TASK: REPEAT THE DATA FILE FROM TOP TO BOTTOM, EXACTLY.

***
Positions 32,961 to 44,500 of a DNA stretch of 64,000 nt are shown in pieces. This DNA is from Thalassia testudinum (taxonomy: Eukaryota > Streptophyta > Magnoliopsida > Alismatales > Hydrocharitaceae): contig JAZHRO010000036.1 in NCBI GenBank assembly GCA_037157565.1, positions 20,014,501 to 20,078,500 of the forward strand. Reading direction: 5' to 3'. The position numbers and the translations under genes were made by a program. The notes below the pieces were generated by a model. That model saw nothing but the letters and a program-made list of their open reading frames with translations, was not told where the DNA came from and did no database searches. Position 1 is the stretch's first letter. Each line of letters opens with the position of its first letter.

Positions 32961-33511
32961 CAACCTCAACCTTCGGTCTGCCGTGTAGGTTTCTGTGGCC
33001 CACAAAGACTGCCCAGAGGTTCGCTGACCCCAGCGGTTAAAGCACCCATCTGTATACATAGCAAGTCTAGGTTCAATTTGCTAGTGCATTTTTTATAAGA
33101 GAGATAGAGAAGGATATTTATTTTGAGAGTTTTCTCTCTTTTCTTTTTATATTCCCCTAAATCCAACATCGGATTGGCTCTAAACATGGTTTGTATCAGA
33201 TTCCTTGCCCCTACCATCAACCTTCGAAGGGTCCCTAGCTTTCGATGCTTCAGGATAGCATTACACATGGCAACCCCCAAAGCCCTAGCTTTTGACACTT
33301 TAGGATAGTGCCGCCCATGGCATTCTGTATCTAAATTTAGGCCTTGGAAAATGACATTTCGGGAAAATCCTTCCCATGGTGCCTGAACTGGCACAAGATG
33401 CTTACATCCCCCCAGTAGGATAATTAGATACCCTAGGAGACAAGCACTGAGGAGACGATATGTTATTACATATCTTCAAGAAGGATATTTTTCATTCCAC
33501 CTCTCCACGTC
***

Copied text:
Positions 32,961 to 44,500 of a DNA stretch of 64,000 nt are shown in pieces. This DNA is from Thalassia testudinum (taxonomy: Eukaryota > Streptophyta > Magnoliopsida > Alismatales > Hydrocharitaceae): contig JAZHRO010000036.1 in NCBI GenBank assembly GCA_037157565.1, positions 20,014,501 to 20,078,500 of the forward strand. Reading direction: 5' to 3'. The position numbers and the translations under genes were made by a program. The notes below the pieces were generated by a model. That model saw nothing but the letters and a program-made list of their open reading frames with translations, was not told where the DNA came from and did no database searches. Position 1 is the stretch's first letter. Each line of letters opens with the position of its first letter.

Positions 32961-33511
32961 CAACCTCAACCTTCGGTCTGCCGTGTAGGTTTCTGTGGCC
33001 CACAAAGACTGCCCAGAGGTTCGCTGACCCCAGCGGTTAAAGCACCCATCTGTATACATAGCAAGTCTAGGTTCAATTTGCTAGTGCATTTTTTATAAGA
33101 GAGATAGAGAAGGATATTTATTTTGAGAGTTTTCTCTCTTTTCTTTTTATATTCCCCTAAATCCAACATCGGATTGGCTCTAAACATGGTTTGTATCAGA
33201 TTCCTTGCCCCTACCATCAACCTTCGAAGGGTCCCTAGCTTTCGATGCTTCAGGATAGCATTACACATGGCAACCCCCAAAGCCCTAGCTTTTGACACTT
33301 TAGGATAGTGCCGCCCATGGCATTCTGTATCTAAATTTAGGCCTTGGAAAATGACATTTCGGGAAAATCCTTCCCATGGTGCCTGAACTGGCACAAGATG
33401 CTTACATCCCCCCAGTAGGATAATTAGATACCCTAGGAGACAAGCACTGAGGAGACGATATGTTATTACATATCTTCAAGAAGGATATTTTTCATTCCAC
33501 CTCTCCACGTC